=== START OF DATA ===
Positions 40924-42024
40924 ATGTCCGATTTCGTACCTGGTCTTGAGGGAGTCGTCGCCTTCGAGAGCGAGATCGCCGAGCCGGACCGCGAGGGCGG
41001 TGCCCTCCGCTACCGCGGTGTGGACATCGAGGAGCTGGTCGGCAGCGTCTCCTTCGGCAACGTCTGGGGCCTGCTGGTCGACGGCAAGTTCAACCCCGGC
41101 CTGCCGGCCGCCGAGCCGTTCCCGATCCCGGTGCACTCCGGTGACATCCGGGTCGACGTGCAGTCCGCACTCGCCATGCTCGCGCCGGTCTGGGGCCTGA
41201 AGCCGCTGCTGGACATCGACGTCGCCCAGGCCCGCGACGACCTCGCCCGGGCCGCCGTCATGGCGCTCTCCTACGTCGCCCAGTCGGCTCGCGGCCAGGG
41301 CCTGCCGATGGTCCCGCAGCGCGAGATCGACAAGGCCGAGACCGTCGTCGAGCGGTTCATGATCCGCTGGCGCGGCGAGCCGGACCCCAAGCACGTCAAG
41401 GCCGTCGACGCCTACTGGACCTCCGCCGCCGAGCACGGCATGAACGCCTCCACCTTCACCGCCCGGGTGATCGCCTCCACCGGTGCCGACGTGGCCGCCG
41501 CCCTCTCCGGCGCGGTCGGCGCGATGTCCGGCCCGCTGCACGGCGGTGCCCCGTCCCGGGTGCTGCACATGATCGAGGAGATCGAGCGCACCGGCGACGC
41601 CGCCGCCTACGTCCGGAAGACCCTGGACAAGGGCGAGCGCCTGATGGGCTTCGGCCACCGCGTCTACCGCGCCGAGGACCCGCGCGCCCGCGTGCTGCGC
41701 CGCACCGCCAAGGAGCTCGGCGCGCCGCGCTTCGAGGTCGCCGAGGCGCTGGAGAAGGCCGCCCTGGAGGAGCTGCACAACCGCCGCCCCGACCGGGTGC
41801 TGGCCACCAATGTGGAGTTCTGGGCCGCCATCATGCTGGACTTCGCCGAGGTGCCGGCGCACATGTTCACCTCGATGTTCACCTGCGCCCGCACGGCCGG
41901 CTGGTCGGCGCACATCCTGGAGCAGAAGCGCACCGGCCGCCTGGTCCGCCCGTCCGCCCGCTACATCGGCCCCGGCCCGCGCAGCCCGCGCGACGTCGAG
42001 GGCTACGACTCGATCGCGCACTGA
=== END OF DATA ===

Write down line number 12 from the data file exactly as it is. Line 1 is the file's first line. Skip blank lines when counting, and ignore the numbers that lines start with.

41901 CTGGTCGGCGCACATCCTGGAGCAGAAGCGCACCGGCCGCCTGGTCCGCCCGTCCGCCCGCTACATCGGCCCCGGCCCGCGCAGCCCGCGCGACGTCGAG